Dr Oz: What is Caramel Color?
Today’s Dr. Oz Show is going to change the way you shop for your family’s food when he reveals the shocking findings from an investigation into the dangerous ingredient manufacturers do not want you to know about. Learn the truth about the harm it is causing to your body and find out how to avoid adding it to your shopping cart.
Dr Oz: Is Caramel Color Safe?
Caramel coloring is a dangerous ingredient lurking in your favorite foods and could be putting you at an increased risk for cancer. It is often used to add a brown color to soda, bread, and many of the other products you buy every week, but some are calling for a warning to be placed on the labels so consumers know the risk they are taking when eating those foods or drinking certain beverages.
Dr. Urvashi Rangan tells Dr. Oz that Consumer Reports is concerned about caramel color as an ingredient because of the potential risk for cancer that it poses, which occurs when the chemical is produced at temperatures and combined with other ingredients. California has already taken action and required products that contain caramel color come with a warning label.
Dr Oz: Pepsi One Contains Cancer-Causing Caramel Color
Dr. Rangan says she and her team at Consumer Reports took a look at various soft drinks that contain caramel color to test for the presence of the chemical 4-MEI, which is dangerous when consumed in high amounts. She says they tested 12 different brands of soda manufactured in different areas of the country and they found varying levels of 4-MEI in each of them, some with much higher levels than others.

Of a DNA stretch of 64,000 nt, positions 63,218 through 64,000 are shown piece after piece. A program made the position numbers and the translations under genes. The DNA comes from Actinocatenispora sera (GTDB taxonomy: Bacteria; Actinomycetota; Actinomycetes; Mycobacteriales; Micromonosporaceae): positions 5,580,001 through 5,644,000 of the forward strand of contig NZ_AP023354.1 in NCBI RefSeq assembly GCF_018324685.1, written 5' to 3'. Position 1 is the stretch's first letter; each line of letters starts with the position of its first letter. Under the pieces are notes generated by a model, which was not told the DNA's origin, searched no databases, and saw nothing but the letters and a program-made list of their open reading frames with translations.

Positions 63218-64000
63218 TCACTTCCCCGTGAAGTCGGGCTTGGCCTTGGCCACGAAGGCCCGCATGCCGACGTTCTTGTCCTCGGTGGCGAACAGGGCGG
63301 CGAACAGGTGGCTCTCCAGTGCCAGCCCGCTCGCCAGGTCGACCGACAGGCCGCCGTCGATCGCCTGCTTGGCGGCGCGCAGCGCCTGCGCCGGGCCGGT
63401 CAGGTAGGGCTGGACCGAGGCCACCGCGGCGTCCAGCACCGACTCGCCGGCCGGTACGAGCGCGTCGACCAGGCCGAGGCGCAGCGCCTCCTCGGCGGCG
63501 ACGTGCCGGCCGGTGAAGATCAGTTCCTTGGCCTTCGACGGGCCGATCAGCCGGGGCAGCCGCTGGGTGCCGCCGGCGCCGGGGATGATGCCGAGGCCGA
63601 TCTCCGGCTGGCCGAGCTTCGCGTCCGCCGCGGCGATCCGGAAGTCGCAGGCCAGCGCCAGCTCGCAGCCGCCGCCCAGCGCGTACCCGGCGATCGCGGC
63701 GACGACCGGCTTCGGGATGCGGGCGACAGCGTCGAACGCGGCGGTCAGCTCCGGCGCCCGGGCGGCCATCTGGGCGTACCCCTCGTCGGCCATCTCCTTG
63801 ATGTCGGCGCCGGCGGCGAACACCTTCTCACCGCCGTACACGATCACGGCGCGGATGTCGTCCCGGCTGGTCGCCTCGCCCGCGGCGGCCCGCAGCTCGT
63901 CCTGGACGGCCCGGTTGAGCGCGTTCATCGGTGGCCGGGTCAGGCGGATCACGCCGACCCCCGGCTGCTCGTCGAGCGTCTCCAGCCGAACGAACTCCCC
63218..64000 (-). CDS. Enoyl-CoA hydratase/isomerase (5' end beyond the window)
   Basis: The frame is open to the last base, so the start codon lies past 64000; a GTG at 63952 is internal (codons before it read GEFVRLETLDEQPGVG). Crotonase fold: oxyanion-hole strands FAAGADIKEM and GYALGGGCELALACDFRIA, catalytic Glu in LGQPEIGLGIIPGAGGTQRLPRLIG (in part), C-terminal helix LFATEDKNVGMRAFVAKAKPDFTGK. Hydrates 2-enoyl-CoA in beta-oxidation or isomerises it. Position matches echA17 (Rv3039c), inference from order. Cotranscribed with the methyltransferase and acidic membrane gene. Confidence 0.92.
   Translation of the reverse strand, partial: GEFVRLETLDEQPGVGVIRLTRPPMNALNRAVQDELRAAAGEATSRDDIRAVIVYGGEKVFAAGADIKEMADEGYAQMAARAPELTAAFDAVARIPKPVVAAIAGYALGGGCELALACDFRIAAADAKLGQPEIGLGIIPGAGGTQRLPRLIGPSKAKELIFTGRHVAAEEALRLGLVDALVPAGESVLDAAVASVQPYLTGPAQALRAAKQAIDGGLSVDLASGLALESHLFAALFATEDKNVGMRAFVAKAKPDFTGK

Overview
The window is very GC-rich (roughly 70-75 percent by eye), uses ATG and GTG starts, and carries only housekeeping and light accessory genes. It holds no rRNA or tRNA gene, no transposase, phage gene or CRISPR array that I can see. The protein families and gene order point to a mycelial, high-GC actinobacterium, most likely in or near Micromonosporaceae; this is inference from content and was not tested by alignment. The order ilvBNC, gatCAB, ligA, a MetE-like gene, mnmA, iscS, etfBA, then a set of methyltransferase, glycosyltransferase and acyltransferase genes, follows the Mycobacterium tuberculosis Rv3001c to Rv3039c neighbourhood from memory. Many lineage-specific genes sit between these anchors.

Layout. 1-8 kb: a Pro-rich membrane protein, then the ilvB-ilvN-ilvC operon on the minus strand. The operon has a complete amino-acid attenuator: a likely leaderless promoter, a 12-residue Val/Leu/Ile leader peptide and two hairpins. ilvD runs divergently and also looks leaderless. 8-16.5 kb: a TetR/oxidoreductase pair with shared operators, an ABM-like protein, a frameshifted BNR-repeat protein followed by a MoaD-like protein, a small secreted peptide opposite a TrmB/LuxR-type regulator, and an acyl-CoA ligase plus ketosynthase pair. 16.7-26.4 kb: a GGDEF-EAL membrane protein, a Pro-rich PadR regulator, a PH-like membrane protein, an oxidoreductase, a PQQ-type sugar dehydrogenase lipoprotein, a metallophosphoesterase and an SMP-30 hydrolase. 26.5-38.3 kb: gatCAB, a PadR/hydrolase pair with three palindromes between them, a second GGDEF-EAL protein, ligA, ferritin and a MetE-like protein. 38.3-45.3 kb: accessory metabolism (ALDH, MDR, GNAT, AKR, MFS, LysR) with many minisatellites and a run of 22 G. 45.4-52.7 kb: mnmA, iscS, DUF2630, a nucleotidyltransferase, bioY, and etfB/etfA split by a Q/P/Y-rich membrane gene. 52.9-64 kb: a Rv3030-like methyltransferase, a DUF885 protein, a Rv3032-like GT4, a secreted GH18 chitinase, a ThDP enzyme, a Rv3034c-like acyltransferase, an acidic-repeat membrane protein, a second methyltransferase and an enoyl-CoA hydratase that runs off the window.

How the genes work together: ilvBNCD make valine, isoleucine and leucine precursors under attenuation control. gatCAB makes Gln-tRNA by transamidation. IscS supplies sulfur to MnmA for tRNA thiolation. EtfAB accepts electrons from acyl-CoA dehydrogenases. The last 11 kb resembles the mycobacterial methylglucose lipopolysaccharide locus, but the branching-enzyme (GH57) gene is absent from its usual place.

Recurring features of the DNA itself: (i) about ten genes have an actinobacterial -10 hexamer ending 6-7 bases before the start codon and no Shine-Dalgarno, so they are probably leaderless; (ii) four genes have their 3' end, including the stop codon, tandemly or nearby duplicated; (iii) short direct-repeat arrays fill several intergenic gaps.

- Malta Goya (California) was found to contain the highest level of 4-MEI with over 350 micrograms per bottle. The safety threshold in California is 29 micrograms.
- Pepsi One contained much less than Malta Goya, with 43 micrograms, which is still higher than California’s threshold for products to require a warning a label.
- Pepsi and Diet Pepsi manufactured in California both came in just under the 29 microgram threshold, whereas other brands like Coca Cola came in way low with just 5 micrograms per serving.
Dr. Rangan says when Consumer Reports studied soft drinks manufactured in other areas of the country, like New York, they found the levels of 4-MEI to be quite high, but a few months later they were much lower. She explains this is probably due to the fact that California has the labeling requirement in place, whereas other states in the country do not.
Dr Oz: What Does “All Natural” Really Mean?
Dr. Urvashi Rangan says that Consumer Reports is asking the FDA to set a limit for 4-MEI and to require manufacturers disclose to consumers what type of caramel color is in the products they are buying. She also says they want the FDA to prohibit products labeled as “natural” from containing caramel color. For example, the soft drink Dr. Snap claims to be “all natural” and containing “nothing artificial”, yet there is caramel color (an artificial ingredient) listed on the label.
Dr Oz: Does Caramel Color Cause Cancer?
Dr. Oz says the concern goes beyond soft drinks because caramel color is also found in darker colored breads, dark gravies, and especially imitation syrup, which is the kind most often poured over pancakes. Dr. Oz is angry at the fact we are allowing a known carcinogen to be used in our food supply, but the FDA does not agree because they believe it does not pose an immediate problem. Dr. Rangan says the bottom line is that daily exposure to caramel color containing 4-MEI increases a person’s risk for cancer and she does not believe coloring a food brown is worth that risk.